figure skating


figure skating

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Michelle Kwan (U.S.) performing at the world figure-skating championships, Vancouver, B.C., Can., …—Jeff Haynes—AFP/Getty Images

Sport in which ice skaters, singly or in pairs, perform various jumps, spins, and footwork. The figure skate blade has a special serrated toe pick, or toe rake, at the front. Figure-skating events, held in the 1908 and 1920 Olympic Games, have constituted part of the Winter Olympics since they were inaugurated in 1924. Until 1991, competition included a compulsory section in which prescribed figures were traced. Competition for individuals includes two free-skating programs: a short program with mandatory requirements and a long program designed to show the skater's skill and grace. Jumps fall into two main groups: the edge jumps (such as the axel, the salchow, and the loop), which take off from one foot; and the toe jumps (such as the toe loop, the flip, and the lutz), which are edge jumps assisted by a vault off the toe pick of the other foot. Additional pair moves, involving a man and a woman skating together, include lifts and throw jumps. Figure-skating programs are judged on both technical merit and artistic impression. See also ice dancing.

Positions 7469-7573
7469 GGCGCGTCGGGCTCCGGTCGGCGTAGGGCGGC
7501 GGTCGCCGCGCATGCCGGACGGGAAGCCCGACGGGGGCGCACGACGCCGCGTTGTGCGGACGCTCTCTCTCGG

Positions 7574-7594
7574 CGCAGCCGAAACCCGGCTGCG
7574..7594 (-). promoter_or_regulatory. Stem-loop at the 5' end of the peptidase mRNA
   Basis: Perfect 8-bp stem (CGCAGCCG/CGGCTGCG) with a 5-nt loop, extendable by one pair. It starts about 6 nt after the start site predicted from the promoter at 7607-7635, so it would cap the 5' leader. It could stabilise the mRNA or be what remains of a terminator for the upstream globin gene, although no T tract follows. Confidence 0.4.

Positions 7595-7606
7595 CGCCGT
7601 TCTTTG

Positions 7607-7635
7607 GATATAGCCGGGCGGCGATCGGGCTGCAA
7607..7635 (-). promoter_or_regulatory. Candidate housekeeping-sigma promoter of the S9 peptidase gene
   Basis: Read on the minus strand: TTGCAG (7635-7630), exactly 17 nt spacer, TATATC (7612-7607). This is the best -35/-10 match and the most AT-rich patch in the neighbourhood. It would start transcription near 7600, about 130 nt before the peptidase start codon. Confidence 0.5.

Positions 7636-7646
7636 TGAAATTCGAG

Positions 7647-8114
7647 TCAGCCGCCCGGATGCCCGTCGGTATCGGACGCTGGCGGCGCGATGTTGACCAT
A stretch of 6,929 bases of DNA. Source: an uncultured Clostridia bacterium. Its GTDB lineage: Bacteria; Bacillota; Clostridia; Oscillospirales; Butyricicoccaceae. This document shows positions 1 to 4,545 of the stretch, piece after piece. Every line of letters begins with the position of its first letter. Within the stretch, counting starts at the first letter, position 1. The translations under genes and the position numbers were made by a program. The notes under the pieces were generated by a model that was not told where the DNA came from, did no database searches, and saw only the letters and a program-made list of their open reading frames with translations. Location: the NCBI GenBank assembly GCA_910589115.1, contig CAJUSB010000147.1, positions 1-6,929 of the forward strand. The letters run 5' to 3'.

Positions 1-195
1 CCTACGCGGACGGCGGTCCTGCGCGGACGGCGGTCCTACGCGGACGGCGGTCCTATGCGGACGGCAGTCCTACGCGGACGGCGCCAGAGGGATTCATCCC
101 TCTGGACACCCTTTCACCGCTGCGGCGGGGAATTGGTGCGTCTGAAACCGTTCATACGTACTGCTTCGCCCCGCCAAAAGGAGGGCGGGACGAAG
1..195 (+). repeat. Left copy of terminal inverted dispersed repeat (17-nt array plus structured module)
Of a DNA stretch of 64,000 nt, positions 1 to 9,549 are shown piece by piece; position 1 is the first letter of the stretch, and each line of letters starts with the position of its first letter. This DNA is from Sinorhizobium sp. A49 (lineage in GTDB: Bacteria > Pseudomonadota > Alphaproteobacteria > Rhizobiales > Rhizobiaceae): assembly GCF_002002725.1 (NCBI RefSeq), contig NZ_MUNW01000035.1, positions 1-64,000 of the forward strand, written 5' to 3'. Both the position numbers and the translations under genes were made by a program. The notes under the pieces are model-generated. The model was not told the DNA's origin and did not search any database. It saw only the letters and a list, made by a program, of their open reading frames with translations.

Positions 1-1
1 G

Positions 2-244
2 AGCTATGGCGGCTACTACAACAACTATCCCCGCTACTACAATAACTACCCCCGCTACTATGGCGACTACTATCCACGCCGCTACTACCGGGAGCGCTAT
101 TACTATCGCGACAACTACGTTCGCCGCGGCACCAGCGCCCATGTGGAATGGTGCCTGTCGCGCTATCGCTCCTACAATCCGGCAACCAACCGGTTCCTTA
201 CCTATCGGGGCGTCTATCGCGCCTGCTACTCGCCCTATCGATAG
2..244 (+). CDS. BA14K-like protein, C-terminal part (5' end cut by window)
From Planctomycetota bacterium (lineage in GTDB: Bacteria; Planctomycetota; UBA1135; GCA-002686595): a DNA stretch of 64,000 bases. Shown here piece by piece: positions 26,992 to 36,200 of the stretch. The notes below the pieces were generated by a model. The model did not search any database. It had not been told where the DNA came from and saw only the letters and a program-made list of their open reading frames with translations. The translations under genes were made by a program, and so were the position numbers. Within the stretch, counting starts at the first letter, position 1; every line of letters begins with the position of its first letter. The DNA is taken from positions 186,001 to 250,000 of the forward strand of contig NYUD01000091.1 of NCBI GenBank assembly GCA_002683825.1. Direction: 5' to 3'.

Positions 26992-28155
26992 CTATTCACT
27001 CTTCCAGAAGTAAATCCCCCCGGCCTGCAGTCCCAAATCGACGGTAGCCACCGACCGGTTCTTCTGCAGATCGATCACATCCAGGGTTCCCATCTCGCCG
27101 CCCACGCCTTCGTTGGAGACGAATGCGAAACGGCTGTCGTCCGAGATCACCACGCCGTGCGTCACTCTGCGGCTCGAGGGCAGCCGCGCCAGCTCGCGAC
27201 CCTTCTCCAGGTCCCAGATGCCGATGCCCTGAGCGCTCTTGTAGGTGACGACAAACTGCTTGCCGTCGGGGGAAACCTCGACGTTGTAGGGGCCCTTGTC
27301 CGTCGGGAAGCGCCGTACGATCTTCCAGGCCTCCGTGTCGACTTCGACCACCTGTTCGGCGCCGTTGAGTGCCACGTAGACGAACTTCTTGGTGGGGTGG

This entry comes from Encyclopædia Britannica Concise.
For the full entry on figure skating, visit Britannica.com.

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